Every Super Bowl there are all kinds of propositional — prop — bets you can make thanks to the Las Vegas folks. Who will score the first touchdown? Will the 49ers QB run for a TD? And, who will score last in the first half are just a few that were available in February.
I’ve got to wonder if the oddsmakers have set a line on how many passes Justin Blackmon will catch, or how many touchdowns. One might assume a straight up question as to when or if Blackmon re-violates the league’s substance abuse policy, even by a certain date, might be a bit harsh but, in essence, that is what the bet would truly be.
Blackmon, who plays in Jacksonville these days, came out last week and said he does not have a problem with alcohol or, presumably, some other substance. Of course it will be the fifth game before Blackmon catches anything other than a cold because he cannot participate in practice or games for the first four games of the 2013 NFL season.
“Out of this whole thing one of the main things I would say that I had a problem with was just making a poor decision, making a selfish decision at that and not thinking about the long term of it and just thinking about it at the time,” Blackmon was quote as having said last week.
I recently reminded someone the drawback to some forms of communication are that you may misunderstand emphasis, not get body language and so forth. But, that seems hard to misinterpret.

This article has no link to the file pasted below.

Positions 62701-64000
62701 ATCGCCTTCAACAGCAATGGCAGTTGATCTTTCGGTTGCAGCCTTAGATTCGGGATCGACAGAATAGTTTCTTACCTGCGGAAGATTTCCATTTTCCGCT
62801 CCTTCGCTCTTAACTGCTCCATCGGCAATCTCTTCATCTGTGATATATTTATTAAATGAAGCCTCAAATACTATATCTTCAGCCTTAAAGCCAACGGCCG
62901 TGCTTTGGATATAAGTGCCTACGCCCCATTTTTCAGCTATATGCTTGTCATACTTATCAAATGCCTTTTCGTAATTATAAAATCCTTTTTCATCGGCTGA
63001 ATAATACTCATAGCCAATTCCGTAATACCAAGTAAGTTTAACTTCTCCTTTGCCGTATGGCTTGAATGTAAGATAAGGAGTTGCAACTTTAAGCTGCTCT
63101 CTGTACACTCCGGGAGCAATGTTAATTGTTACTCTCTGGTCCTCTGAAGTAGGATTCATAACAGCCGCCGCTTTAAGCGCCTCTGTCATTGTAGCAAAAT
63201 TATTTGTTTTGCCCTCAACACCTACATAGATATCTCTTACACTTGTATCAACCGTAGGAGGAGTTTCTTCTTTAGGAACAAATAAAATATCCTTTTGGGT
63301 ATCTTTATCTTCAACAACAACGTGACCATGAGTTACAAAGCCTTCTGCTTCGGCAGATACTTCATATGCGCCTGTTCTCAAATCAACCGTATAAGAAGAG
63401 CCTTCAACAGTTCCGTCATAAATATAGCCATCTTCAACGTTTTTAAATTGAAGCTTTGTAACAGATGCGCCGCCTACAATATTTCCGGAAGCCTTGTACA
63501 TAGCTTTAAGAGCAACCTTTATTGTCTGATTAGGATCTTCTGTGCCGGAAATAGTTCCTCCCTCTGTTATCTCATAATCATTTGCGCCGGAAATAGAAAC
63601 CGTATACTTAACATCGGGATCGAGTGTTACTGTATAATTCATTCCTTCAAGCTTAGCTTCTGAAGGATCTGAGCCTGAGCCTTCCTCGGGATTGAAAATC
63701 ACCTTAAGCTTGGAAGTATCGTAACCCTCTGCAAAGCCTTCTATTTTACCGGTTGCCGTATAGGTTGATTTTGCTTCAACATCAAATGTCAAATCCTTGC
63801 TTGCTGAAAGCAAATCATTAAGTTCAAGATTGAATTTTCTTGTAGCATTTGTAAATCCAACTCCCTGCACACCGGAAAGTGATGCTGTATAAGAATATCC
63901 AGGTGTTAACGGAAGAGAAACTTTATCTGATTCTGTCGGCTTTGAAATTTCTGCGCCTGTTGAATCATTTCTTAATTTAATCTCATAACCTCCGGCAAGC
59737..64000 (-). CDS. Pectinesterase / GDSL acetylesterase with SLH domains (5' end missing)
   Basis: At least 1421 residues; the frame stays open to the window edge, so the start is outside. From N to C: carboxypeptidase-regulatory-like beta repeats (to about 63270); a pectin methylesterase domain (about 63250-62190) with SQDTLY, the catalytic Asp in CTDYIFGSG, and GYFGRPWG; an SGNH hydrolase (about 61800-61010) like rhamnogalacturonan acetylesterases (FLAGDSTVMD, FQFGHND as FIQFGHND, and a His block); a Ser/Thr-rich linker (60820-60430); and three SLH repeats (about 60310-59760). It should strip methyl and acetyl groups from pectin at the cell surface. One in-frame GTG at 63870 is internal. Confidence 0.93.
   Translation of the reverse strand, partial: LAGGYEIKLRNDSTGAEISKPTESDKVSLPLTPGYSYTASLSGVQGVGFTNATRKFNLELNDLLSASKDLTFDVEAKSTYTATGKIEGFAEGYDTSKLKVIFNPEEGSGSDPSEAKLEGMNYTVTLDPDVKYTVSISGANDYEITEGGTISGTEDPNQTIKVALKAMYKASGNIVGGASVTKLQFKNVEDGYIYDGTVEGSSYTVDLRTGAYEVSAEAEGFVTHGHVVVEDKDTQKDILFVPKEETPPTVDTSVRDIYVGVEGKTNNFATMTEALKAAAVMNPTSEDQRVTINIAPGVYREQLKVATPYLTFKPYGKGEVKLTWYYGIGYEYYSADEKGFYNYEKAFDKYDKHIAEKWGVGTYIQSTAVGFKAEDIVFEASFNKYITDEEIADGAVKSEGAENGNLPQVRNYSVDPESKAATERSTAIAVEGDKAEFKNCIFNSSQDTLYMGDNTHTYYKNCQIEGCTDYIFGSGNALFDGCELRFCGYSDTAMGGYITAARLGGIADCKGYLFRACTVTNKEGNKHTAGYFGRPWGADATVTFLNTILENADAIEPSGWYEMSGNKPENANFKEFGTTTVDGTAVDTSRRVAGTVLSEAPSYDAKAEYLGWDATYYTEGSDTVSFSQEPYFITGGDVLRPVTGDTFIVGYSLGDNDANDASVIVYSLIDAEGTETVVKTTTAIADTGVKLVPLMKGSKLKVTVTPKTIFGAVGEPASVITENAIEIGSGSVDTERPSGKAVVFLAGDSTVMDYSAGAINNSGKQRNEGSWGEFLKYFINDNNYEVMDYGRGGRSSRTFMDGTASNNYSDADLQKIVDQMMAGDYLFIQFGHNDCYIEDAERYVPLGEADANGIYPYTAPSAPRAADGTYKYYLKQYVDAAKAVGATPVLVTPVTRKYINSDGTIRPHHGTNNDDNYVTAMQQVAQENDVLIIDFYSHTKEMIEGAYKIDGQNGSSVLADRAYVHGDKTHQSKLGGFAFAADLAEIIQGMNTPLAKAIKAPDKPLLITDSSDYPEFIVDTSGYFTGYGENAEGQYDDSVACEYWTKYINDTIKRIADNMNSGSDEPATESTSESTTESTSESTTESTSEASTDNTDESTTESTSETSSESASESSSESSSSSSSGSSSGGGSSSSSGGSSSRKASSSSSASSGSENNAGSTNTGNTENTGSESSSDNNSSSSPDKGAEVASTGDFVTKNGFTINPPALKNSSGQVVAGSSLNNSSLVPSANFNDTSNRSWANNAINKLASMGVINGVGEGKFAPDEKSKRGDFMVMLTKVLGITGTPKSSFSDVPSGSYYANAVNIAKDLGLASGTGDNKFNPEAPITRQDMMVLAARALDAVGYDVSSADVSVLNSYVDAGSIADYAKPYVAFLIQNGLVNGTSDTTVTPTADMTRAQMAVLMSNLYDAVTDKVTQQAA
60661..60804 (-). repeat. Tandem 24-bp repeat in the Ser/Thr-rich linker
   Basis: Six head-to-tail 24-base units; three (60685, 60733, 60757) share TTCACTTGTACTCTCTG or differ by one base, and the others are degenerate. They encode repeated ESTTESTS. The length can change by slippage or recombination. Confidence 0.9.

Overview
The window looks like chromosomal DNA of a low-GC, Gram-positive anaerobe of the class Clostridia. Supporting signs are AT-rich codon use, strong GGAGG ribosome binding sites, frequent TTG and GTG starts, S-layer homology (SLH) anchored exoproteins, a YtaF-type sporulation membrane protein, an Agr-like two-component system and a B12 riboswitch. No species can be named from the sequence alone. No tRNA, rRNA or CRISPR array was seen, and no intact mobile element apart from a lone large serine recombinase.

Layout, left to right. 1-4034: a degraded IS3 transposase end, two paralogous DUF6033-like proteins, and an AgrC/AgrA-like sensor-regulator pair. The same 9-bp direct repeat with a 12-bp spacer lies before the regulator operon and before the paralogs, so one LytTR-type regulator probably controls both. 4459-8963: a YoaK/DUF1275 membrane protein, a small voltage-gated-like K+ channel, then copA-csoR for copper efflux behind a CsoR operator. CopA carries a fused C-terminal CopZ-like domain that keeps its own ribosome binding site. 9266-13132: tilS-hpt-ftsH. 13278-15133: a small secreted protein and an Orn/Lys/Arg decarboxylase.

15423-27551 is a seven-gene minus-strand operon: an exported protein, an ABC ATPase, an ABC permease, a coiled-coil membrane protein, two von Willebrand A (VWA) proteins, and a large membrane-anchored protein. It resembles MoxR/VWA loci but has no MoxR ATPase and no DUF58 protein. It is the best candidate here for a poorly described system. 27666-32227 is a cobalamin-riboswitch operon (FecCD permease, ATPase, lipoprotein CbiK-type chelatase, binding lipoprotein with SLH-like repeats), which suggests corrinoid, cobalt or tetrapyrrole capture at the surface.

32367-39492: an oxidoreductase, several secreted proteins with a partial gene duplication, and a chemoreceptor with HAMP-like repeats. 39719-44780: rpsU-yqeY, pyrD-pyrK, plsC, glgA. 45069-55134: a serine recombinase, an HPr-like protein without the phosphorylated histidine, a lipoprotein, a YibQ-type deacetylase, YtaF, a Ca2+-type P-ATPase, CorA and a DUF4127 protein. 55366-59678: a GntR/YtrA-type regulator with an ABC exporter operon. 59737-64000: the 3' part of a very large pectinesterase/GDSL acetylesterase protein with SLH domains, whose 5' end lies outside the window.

Besides, Blackmon followed that up with, “If you want to ask if I have a problem? I have a problem with making a poor decision” and then quoted his coach about today being the day at hand.
Who wrote the talking points, the same folks responsible for the Benghazi explanation?
Several years ago I wrote a column about what I felt was an alarming trend of sports people getting into some sort of trouble and being forthcoming with an apology, but a classified one in which there is a deflection of blame. And I’m sorry, but it wasn’t my fault, or at least not all my fault.
This is straight out of that playbook. It’s not really Blackmon’s fault. I mean be realistic, who wants to be three times the legal alcohol limit and be behind the wheel in Stillwater, Okla., or anywhere else I guess. It was just a bad decision. As if the decision was the one behind the wheel. Or whatever decision that led to what is assumed was a failed random test that landed Blackmon a substance-abuse policy suspension.
It was a guilty plea to aggravated DUI in his college home town that put Blackmon — the fifth pick of the first round of the 2012 draft — in the substance abuse program. That, in retrospect was a great decision on the league’s part, don’t you think?
According to an AP article Blackmon was arrested in 2010 in Dallas for another DUI while speeding. That became an underage alcohol possession charge. Maybe that was a bad decision. Maybe the real blame is with Texas prosecutors?
Make no mistake, I am not rooting against Blackmon. It is the inability by someone to man-up, as they say, and accept some responsibility, without sugar-coating it, that is so troublesome the cynic in me is awakened, heck it can’t be my fault I feel this way, can it?
Teammates are behind him. Of course they are, they may need him in their corner at some point. Blackmon reportedly came across well, accepted responsibility, and, my favorite, the media blew it out of proportion. Of course the 64 catches for 865 yards and five touchdowns was never overblown, was it?
Another “bad decision” would lead to a full year suspension, which would obvioulsy hurt more than the $220,000 Blackmon will lose this season.
As I might have suspected, I omitted at least a couple of things in last week’s look-what-Booneville-did-this-year piece.
Brandon Wolski also earned a spot in the state tennis tournament, Landon Vance won the high jump in the state indoor meet and there were freshmen qualify for the state track meet and earn all state in softball. In my defense, the later wasn’t ready for release.